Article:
At this point in the Company’s evolution – with a new CEO, revitalized strategy, and an experienced, refreshed and expanded Board – your Board is excited about the visible path to shareholder value creation. We strongly believe that it would be detrimental to shareholders to replace two of Fiesta’s highly-qualified directors with JCP’s candidates and risk experiencing the shareholder value destruction that Mr. Pappas is currently generating at Jamba Juice and that Mr. Morlock oversaw during his tenures at Potbelly (negative 55% TSR from IPO until his resignation), SpinCycle (distressed sale), Clubhouse International (bankruptcy) and Boston Chicken (bankruptcy).
We believe Fiesta shareholders should protect the value of their investment by voting “FOR” ALL of our experienced and highly qualified director nominees on the WHITE proxy card: Barry J. Alperin, Stephen P. Elker and Brian P. Friedman.
Shareholders can vote by completing, dating and signing the Company-provided WHITE proxy card, or by telephone or the internet by following the instructions on the WHITE proxy card.
If you have questions or need assistance voting your shares please contact:
MacKenzie Partners, Inc.
105 Madison Avenue
New York, New York 10016
Call Collect: (212) 929-5500
Toll-Free (800) 322-2885
About Fiesta Restaurant Group, Inc.
Fiesta Restaurant Group, Inc. is the parent company of the Pollo Tropical and Taco Cabana restaurant brands. The brands specialize in the operation of fast-casual restaurants that offer distinct and unique tropical and Mexican inspired flavors with broad appeal at a compelling value. For more information about Fiesta Restaurant Group, Inc., visit the corporate website at www.frgi.com.
Important Additional Information
The Company, its directors and certain of its executive officers are participants in the solicitation of proxies from the Company’s stockholders in connection with the Company’s 2017 Annual Meeting of Stockholders. The Company has filed a proxy statement and white proxy card with the U.S. Securities and Exchange Commission (the “SEC”) in connection with such solicitation. STOCKHOLDERS OF THE COMPANY ARE STRONGLY ENCOURAGED TO READ SUCH PROXY STATEMENT, ACCOMPANYING WHITE PROXY CARD AND ALL OTHER DOCUMENTS FILED WITH THE SEC CAREFULLY AND IN THEIR ENTIRETY WHEN THEY BECOME AVAILABLE AS THEY WILL CONTAIN IMPORTANT INFORMATION. Information regarding the identity of potential participants, and their direct or indirect interests, by security holdings or otherwise, are set forth in the definitive proxy statement and other materials filed with the SEC in connection with the 2017 Annual Meeting of Stockholders. Stockholders can obtain the proxy statement, any amendments or supplements to the proxy statement, and any other documents filed by the Company with the SEC at no charge at the SEC’s website at www.sec.gov. These documents are also available at no charge at the Company’s website at www.frgi.com in the section “Investor Relations.”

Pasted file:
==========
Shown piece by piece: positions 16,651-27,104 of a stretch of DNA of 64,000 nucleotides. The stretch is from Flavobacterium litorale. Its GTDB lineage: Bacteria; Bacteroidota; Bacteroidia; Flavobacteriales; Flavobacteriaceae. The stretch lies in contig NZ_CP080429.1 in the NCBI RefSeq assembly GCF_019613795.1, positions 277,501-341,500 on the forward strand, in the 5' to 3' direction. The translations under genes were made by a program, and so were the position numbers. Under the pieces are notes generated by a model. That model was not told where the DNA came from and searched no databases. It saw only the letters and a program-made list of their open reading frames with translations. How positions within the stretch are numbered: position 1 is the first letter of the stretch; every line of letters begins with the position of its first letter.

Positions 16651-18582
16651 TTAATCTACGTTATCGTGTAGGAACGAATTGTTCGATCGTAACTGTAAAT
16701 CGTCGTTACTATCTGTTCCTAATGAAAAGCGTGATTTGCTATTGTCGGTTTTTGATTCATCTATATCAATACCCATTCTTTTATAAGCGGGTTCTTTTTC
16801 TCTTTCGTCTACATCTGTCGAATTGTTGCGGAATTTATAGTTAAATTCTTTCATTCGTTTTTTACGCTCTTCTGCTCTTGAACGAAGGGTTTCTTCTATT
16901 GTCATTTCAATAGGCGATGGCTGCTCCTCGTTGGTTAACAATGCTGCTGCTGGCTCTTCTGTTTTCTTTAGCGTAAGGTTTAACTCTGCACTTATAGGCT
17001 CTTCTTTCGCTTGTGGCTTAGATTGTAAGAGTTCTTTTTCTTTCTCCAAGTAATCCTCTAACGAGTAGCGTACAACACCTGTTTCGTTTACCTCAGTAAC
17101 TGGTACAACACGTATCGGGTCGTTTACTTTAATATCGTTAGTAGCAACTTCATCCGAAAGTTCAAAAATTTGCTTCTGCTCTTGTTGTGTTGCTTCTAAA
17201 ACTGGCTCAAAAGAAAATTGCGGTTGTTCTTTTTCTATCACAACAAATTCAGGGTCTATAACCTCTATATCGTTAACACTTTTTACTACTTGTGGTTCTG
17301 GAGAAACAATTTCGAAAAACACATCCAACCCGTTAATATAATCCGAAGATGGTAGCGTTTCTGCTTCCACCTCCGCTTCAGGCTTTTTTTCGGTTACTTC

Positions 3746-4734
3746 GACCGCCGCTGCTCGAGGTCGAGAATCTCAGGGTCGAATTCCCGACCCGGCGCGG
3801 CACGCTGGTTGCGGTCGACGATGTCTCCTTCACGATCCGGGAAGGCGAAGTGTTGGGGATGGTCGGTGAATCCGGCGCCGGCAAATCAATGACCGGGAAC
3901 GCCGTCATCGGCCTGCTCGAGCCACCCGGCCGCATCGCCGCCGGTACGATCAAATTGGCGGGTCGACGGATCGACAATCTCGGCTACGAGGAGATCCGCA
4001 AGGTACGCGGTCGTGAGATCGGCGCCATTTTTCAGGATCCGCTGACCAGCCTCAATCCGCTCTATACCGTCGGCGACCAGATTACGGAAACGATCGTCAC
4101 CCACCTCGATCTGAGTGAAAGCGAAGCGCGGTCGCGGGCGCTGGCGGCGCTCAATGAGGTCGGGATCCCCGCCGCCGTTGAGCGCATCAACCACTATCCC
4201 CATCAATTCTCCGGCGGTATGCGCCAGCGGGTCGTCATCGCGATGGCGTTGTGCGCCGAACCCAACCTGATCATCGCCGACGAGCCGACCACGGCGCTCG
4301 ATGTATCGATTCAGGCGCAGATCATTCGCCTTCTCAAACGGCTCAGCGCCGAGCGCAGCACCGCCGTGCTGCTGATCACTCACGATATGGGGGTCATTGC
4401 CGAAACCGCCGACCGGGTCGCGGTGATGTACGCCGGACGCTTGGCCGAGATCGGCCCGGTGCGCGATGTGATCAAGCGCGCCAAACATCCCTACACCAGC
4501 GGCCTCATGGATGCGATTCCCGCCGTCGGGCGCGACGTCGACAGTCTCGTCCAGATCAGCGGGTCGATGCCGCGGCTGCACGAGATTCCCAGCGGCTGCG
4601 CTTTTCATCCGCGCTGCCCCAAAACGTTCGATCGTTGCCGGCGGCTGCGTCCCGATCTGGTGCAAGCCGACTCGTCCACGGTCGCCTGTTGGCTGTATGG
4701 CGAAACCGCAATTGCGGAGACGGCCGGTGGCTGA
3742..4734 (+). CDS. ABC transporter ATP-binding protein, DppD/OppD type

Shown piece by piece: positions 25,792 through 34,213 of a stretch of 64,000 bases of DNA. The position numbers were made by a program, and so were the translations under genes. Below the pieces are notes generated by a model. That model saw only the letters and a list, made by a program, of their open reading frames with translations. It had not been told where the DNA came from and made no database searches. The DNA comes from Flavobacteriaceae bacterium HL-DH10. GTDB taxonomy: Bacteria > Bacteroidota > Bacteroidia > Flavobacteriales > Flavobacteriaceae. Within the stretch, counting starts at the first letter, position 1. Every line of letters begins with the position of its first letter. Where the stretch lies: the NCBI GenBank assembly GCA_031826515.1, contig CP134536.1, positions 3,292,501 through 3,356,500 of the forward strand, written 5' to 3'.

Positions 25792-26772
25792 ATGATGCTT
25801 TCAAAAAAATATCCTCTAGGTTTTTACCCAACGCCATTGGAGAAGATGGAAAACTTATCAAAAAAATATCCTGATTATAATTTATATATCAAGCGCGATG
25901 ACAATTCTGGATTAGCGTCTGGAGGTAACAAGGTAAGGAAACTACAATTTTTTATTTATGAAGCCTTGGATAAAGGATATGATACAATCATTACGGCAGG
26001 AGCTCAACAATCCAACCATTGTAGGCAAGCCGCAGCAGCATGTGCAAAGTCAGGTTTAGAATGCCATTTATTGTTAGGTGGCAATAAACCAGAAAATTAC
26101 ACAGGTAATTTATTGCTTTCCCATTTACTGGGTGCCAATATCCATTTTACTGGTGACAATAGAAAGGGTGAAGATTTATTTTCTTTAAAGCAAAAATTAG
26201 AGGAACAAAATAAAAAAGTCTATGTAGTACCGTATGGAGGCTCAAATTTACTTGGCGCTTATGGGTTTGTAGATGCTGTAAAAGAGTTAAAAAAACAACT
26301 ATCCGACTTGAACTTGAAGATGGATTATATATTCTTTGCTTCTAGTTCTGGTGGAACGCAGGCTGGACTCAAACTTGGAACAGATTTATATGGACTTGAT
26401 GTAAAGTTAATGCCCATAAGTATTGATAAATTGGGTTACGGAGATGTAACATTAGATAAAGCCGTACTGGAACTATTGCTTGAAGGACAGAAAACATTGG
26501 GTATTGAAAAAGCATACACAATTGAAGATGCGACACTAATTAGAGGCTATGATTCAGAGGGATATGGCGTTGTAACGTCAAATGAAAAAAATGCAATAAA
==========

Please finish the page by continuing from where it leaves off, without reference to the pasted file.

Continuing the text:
Except for the historical information contained in this news release, the matters addressed are forward-looking statements. Forward-looking statements, written, oral or otherwise made, represent Fiesta’s expectation or belief concerning future events. Without limiting the foregoing, these statements are often identified by the words “may,” “might,” “believes,” “thinks,” “anticipates,” “plans,” “expects,” “intends” or similar expressions. In addition, expressions of Fiesta’s strategies, intentions or plans are also forward-looking statements. Such statements reflect management’s current views with respect to future events and are subject to risks and uncertainties, both known and unknown. You are cautioned not to place undue reliance on these forward-looking statements as there are important factors that could cause actual results to differ materially from those in forward-looking statements, many of which are beyond Fiesta’s control. Investors are referred to the full discussion of risks and uncertainties as included in Fiesta’s filings with the Securities and Exchange Commission.